Shares in Cameco Corp. shot higher Thursday after the company said the Tax Court has ruled in its favour in part of a dispute with the Canada Revenue Agency where billions of dollars are at stake.
The case centres around Cameco’s use of a subsidiary in Switzerland to sell and trade its uranium. The CRA contends it was a sham established to avoid Canadian taxes, while Cameco has maintained it was for legal and sound business practices.
Cameco chief executive Tim Gitzel called the judgement issued Wednesday was a clear victory.
“It was a clear and decisive ruling in our favour. Our company has been through a lot over the last several years, so this is a great day for Cameco,” he told a conference call with financial analysts.
The company’s shares were up $1.51 or about 15 per cent at $11.35 in mid-afternoon trading on the Toronto Stock Exchange after spiking to as high as $15.62 in the morning.
The ruling only covers the company’s 2003, 2005 and 2006 tax years where about $11 million in taxes is at stake, but will have implications for subsequent years where some $2 billion in taxes plus interest and penalties are in question, Gitzel said.
“We believe the thorough and meticulous analysis of the facts in the judgement will make it difficult to overturn, and furthermore will be relevant in determining the outcome for subsequent years.”
The CRA will “carefully review the decision and will respond in due course,” a spokesman said by email, noting the agency has until Oct. 26 to appeal the decision to the Federal Court of Appeal.
Cameco set up its Swiss subsidiary in 1999 and established a 17-year deal selling uranium at approximately US$10 a pound, which is what it was roughly trading for at around the time.
The spot price, however, spiked to over US$130 a pound in 2007 and in recent years has ranged between about US$18 and $40, while the Swiss subsidiary was still paying the fixed price.
Had the uranium price dropped below US$10 a pound, the Canadian company would have made a profit that’s taxable in Canada by selling it at the fixed price, but instead the Swiss firm has been banking the profits and paying Swiss rates.
Judge John Owen ruled the arrangement was not a sham and provided more clarity for companies setting up international entities to spread risk, said David Hogan, a partner at financial consultancy Richter LLP.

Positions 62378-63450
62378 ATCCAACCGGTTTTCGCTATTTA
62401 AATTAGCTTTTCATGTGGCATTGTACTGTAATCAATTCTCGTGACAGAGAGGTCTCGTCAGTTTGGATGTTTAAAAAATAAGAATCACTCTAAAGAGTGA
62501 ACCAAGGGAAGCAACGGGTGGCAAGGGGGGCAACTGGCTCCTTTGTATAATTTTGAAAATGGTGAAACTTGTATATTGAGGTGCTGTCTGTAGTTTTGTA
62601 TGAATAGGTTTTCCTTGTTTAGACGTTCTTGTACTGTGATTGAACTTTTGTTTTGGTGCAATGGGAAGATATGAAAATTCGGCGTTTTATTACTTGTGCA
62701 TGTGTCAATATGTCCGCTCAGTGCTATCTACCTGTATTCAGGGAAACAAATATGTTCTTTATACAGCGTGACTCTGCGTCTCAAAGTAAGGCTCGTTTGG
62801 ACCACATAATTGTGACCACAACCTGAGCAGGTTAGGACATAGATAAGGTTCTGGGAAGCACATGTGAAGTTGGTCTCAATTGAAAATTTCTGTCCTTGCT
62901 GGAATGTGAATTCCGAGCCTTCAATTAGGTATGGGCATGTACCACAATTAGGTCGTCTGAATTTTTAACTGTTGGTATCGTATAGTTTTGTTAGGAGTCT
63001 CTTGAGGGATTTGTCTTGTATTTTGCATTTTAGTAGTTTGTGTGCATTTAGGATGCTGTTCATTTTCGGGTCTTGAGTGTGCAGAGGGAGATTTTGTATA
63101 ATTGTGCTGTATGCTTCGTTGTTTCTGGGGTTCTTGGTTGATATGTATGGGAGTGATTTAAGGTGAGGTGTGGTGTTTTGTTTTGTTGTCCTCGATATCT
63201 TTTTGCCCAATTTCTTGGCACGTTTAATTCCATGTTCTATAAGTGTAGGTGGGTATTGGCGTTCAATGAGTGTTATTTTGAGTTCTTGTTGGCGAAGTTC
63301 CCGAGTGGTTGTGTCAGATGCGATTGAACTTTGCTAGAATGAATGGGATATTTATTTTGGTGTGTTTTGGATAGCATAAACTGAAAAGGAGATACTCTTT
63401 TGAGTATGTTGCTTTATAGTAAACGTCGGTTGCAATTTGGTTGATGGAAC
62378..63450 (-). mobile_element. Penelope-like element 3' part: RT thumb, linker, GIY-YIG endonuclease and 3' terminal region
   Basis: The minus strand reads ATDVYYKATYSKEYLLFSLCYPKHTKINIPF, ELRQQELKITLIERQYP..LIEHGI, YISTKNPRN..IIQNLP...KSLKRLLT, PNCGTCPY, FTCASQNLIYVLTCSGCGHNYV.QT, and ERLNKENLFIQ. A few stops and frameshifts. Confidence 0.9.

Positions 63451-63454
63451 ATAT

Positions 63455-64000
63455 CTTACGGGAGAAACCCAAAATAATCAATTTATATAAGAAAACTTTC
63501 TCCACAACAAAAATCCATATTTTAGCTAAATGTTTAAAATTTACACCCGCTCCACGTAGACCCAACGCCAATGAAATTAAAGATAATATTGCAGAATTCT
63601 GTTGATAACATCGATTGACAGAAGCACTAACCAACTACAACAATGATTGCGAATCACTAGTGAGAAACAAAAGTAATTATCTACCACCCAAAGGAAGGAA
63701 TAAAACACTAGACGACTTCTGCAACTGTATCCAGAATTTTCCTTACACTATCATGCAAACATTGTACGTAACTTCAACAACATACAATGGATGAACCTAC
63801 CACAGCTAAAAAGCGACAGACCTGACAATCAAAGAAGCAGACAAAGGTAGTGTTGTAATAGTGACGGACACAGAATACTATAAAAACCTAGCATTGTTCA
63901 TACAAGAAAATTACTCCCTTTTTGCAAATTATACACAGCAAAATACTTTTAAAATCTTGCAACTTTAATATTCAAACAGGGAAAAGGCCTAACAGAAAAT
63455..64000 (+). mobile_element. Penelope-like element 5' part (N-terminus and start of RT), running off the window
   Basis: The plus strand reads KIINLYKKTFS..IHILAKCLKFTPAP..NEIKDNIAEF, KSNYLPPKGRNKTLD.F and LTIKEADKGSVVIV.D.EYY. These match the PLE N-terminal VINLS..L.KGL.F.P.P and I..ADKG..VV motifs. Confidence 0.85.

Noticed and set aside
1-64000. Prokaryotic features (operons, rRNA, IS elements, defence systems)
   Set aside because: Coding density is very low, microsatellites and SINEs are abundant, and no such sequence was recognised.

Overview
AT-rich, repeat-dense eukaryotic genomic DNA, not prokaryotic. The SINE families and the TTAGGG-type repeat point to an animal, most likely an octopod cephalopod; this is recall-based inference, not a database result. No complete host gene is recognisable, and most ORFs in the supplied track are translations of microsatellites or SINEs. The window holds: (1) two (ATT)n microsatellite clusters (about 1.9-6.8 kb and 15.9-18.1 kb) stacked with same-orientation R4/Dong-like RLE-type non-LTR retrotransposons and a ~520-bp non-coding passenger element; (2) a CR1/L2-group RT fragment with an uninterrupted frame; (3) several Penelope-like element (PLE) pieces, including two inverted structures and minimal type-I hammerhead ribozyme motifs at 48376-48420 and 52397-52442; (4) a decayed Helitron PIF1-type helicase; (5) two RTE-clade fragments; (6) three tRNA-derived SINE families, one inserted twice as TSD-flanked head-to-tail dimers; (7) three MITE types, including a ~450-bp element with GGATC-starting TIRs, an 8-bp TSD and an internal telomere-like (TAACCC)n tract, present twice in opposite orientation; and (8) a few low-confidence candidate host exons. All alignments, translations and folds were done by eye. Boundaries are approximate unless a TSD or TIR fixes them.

“The big message here is if you do transfer pricing right, there’s good opportunities for risk sharing in an international context, and the results can be both favourable and unfavourable from a tax position.”
The ruling clarifies that the CRA has to rely on the same information a company has when setting up such entities, Hogan said.
“When you’re entering into speculative contracts, the information that you have on hand at the time is relevant, and Canada Revenue is held to that same standard, so it’s not using the benefit of hindsight.”
He said that from a practical standpoint, the ruling is a good indication of how subsequent years will be assessed.
Diana Gibsons, communication and research manager at Canadians for Tax Fairness, said the ruling shows Canada laws are too weak on the issue of when a tax-friendly foreign subsidiary is justified.
“This does speak to our call that we’ve been consistently making, that we have a need for law reform in Canada to actually put in an economic substance law that’s enforceable.”
Cameco said the court has referred the matter back to the Minister of National Revenue in order to issue new reassessments for the years in accordance with the decision.
The company will be making an application to the court to recover the costs incurred over the course of this case that total about $57 million, Gitzel said.